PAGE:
Other parts of the court documents point to conversations between Epic and Google regarding a "special deal" for Fortnite to bring it to the Play Store. As part of the negotiation, Epic claims Google representatives admitted to the "abysmal" experience of sideloading apps on Android as one reason why Fortnite should be distributed through the Play Store. "Google understands that the myriad barriers it erects to direct downloading have the effect of protecting its app distribution monopoly and limiting developers' ability to distribute their apps," Epic writes in its complaint.

Google has denied Epic's claims of antitrust violations. "The open Android ecosystem lets developers distribute apps through multiple app stores. For game developers who choose to use the Play Store, we have consistent policies that are fair to developers and keep the store safe for users," the company wrote in Epic's filing. "While Fortnite remains available on Android, we can no longer make it available on Play because it violates our policies. We will continue to defend ourselves against these meritless claims."

In a statement, Google said Epic's complaint mischaracterizes its internal discussions. "Epic's lawsuit is baseless and mischaracterizes our business conversations. Android provides more choices in mobile devices for developers and consumers," a company spokesperson told Protocol.

Update August 7, 3:37PM ET: Added statement from Google.

Protocol | Policy

Why Twitch’s 'hate raid' lawsuit isn’t just about Twitch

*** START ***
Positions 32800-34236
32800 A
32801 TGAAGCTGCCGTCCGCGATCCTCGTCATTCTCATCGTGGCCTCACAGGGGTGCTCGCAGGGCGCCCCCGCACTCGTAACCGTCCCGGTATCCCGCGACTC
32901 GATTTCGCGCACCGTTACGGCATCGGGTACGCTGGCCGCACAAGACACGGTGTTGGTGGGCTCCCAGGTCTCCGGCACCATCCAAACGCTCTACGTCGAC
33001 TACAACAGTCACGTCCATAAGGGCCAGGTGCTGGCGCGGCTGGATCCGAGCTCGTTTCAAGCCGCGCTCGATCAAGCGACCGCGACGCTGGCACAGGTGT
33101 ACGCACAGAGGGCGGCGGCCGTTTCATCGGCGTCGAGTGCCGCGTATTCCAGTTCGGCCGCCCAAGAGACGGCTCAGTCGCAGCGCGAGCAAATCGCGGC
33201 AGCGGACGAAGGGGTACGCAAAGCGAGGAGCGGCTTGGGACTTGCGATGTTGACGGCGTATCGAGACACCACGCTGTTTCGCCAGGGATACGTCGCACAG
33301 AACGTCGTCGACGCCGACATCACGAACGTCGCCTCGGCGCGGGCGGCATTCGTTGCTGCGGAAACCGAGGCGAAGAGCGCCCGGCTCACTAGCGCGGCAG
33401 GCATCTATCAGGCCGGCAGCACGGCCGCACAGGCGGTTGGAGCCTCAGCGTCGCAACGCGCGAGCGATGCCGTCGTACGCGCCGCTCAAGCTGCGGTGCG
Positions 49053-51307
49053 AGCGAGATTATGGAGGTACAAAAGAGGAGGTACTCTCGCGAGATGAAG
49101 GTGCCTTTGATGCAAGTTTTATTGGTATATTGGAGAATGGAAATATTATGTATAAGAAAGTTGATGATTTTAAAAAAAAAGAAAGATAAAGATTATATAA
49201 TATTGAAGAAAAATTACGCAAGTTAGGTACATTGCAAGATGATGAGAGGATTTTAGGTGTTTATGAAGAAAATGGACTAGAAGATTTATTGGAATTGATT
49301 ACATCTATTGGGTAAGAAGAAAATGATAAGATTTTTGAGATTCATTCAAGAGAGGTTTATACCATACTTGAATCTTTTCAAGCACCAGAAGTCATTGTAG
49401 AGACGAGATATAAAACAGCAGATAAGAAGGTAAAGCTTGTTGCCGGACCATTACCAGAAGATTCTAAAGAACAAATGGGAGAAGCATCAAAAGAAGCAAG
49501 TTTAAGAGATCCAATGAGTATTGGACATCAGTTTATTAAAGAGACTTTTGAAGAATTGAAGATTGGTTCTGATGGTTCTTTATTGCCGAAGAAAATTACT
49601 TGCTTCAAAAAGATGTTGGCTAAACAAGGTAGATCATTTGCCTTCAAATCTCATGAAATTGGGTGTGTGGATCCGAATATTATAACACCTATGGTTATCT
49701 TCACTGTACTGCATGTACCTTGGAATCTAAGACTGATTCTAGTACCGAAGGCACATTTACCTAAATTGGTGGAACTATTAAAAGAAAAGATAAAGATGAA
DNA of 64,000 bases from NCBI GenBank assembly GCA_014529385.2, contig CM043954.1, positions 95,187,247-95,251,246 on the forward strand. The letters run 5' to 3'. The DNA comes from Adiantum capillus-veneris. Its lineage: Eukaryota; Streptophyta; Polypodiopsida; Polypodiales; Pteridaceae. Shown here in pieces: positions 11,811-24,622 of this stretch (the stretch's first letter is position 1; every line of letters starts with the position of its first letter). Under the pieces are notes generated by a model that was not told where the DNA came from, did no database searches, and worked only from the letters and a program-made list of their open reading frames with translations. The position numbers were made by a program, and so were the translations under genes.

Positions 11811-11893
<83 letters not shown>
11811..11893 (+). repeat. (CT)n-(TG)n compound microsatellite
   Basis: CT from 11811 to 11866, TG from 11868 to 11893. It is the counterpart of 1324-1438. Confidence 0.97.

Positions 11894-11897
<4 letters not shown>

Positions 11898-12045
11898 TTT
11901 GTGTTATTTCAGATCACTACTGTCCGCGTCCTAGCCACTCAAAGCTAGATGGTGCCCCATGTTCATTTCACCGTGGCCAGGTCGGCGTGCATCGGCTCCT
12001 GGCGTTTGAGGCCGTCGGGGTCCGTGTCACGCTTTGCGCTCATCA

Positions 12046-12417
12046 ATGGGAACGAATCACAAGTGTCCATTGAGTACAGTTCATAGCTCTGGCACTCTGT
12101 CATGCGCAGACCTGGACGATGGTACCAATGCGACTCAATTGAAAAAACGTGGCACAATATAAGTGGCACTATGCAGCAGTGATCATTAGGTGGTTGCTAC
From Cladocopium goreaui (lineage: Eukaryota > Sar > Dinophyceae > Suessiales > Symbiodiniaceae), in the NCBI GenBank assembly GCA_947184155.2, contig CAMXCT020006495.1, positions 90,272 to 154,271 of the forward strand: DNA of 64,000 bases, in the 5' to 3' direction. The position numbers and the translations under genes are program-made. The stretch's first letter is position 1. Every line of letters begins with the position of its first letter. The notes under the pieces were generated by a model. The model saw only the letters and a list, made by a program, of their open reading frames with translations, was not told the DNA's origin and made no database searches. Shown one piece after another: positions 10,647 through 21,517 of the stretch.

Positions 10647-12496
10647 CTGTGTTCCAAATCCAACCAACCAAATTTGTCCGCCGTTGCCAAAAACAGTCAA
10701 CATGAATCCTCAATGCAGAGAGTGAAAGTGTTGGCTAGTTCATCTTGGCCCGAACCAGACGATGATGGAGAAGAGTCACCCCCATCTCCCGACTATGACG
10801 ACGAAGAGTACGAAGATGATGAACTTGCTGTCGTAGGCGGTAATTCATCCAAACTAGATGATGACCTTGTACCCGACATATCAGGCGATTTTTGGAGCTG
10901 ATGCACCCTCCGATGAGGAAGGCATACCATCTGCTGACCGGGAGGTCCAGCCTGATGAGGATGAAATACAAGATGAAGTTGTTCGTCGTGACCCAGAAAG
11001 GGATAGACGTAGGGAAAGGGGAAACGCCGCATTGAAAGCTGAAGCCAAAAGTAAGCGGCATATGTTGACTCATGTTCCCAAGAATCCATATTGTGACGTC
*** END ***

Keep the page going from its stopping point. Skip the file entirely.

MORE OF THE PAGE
When is it OK for tech companies to unmask their anonymous users? And when should a violation of terms of service get someone sued?

The case Twitch is bringing against two hate raiders is hardly black and white.

Photo: Caspar Camille Rubin/Unsplash

It isn't hard to figure out who the bad guys are in Twitch's latest lawsuit against two of its users. On one side are two anonymous "hate raiders" who have been allegedly bombarding the gaming platform with abhorrent attacks on Black and LGBTQ+ users, using armies of bots to do it. On the other side is Twitch, a company that, for all the lumps it's taken for ignoring harassment on its platform, is finally standing up to protect its users against persistent violators whom it's been unable to stop any other way.

But the case Twitch is bringing against these hate raiders is hardly black and white. For starters, the plaintiff here isn't an aggrieved user suing another user for defamation on the platform. The plaintiff is the platform itself. Complicating matters more is the fact that, according to a spokesperson, at least part of Twitch's goal in the case is to "shed light on the identity of the individuals behind these attacks," raising complicated questions about when tech companies should be able to use the courts to unmask their own anonymous users and, just as critically, when they should be able to actually sue them for violating their speech policies.

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Protocol | Workplace